So this is how Nelson replied to the above inquiry: "24V; 2.7A; no buffer; IRFP240 (gain) / IRFP9240 (ccs); 5 watts into 8 ohm; 15.5 dB gain; -1 dB @ 100 KHz; 20 uV noise." To which the poster retorted, "oh Nelson, it seems you are describing a low-voltage original Zen with no FB." And Nelson's crafty reply to that? "Seems that way, doesn't it?" In a further explanation, he added how "the F2 has the same supply voltage but since the F1 operates balanced, its bias is split between the 2 halves and you can expect to deliver only half of the total bias to the load at best. In the F2, the single-ended circuit gets all the bias so the available current is quite a bit greater."

As a current source like its F1 sibling, the F2 deliberately focuses on crossover-less speakers that won't invert their network values from their usual interaction with voltage-source amps. Speakers with crossovers will likely require some compensation, something Nelson has dedicated an entire white paper to. From what I've gleaned, it seems likely that future FirstWatt installments will transition into voltage source offerings that are copasetic into the usual crossovers. For now, the focus is still on full-range drivers like the Fostex 208EZ and 168EZ and units by Lyeco, AER and Cicada, all Lowther clones which Nelson presently experiments with. If your speakers fall into this single-driver camp (including 2-ways with an add-on tweeter), the F1 and F2 were designed for you. Ditto for my Zu Cable Druid Mk4s and -- of course -- any true Lowthers like the DX55 and DX4.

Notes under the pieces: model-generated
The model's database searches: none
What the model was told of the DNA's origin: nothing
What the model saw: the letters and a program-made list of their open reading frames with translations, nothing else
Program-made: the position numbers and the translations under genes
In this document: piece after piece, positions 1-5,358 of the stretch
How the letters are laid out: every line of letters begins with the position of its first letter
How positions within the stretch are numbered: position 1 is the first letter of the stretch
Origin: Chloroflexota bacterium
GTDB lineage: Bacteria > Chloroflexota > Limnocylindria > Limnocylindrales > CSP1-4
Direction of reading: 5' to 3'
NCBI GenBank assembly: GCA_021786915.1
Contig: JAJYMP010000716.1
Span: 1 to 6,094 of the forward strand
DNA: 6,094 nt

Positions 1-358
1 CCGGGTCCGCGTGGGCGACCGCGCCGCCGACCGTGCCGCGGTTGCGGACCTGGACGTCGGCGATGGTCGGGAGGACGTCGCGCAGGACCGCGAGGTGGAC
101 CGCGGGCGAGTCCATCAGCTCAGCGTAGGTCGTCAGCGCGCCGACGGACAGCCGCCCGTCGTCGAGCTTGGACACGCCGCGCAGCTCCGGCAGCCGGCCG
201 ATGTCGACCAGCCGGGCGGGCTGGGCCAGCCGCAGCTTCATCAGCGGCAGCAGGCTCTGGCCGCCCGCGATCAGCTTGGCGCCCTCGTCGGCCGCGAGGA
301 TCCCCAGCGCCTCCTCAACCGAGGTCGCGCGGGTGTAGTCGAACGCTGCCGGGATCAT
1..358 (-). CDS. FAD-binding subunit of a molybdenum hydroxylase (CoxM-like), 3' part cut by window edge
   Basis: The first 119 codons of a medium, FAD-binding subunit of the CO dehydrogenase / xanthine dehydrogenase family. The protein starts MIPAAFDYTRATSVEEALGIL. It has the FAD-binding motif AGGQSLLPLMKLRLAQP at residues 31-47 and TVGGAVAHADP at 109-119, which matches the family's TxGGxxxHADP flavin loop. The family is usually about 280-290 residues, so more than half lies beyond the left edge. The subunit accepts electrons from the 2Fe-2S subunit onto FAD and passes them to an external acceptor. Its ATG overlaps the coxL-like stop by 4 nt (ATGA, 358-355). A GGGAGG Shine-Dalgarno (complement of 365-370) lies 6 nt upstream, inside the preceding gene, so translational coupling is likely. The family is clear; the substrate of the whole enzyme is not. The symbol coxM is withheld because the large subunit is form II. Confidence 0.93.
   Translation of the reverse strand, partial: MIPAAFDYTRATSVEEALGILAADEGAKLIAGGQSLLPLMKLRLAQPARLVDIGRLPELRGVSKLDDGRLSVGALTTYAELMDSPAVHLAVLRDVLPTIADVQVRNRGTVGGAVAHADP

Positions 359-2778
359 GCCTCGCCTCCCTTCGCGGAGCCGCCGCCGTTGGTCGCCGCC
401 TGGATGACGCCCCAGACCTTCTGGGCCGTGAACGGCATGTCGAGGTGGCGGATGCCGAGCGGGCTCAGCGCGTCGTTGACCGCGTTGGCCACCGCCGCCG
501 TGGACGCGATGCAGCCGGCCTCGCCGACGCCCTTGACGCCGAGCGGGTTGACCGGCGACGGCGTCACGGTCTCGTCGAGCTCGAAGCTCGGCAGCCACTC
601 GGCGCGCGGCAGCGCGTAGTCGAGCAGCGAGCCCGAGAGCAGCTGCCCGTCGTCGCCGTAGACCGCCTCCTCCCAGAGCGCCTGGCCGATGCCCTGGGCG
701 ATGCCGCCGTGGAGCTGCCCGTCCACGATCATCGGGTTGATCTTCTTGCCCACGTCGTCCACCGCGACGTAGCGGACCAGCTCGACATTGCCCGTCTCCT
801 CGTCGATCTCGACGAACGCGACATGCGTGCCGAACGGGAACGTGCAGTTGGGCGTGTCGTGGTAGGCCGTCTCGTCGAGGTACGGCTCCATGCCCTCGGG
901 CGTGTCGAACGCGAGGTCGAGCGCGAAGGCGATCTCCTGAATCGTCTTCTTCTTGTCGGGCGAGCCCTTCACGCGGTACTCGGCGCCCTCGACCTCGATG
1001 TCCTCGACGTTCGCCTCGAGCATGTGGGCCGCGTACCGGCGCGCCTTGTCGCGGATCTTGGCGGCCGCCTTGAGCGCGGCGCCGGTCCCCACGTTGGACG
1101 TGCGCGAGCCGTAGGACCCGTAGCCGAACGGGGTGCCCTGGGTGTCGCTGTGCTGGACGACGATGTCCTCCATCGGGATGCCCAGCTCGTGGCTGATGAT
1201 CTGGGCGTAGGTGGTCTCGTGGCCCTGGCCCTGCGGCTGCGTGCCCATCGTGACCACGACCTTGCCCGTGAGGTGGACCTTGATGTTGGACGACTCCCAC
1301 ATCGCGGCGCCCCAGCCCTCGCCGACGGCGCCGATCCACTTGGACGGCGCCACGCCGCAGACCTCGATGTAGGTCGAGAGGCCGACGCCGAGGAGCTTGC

In an e-mail long since deleted, Nelson once shared how based on his experience at Pass Labs, there's a nearly equal number of listeners who favor 2nd-order or 3rd-order harmonic distortion. One sounds sharper, more articulate, precise, fast and PRatty; the other is warmer, more relaxed, bloomier and somewhat romantic. Rather than betting the family farm on either flavor, Mr. Pass has always strategically designed products for both audiences. This lets individual music lovers follow their bliss rather than have the designer's personal preferences forced on them. It's like serving chocolate and vanilla ice cream. Your customer base instantly doubles. Where the F2 is concerned, its design brief reads unapologetically "solid-state amp for tube lovers". Is that why I got this review sample? If so, excellent strategy on admiral Nelson's part. I'm such an easy read - though Nelson is quick to point out that his F amps weren't designed to substitute for tubes, "doing certain things better than tubes and other things not quite as well." What they do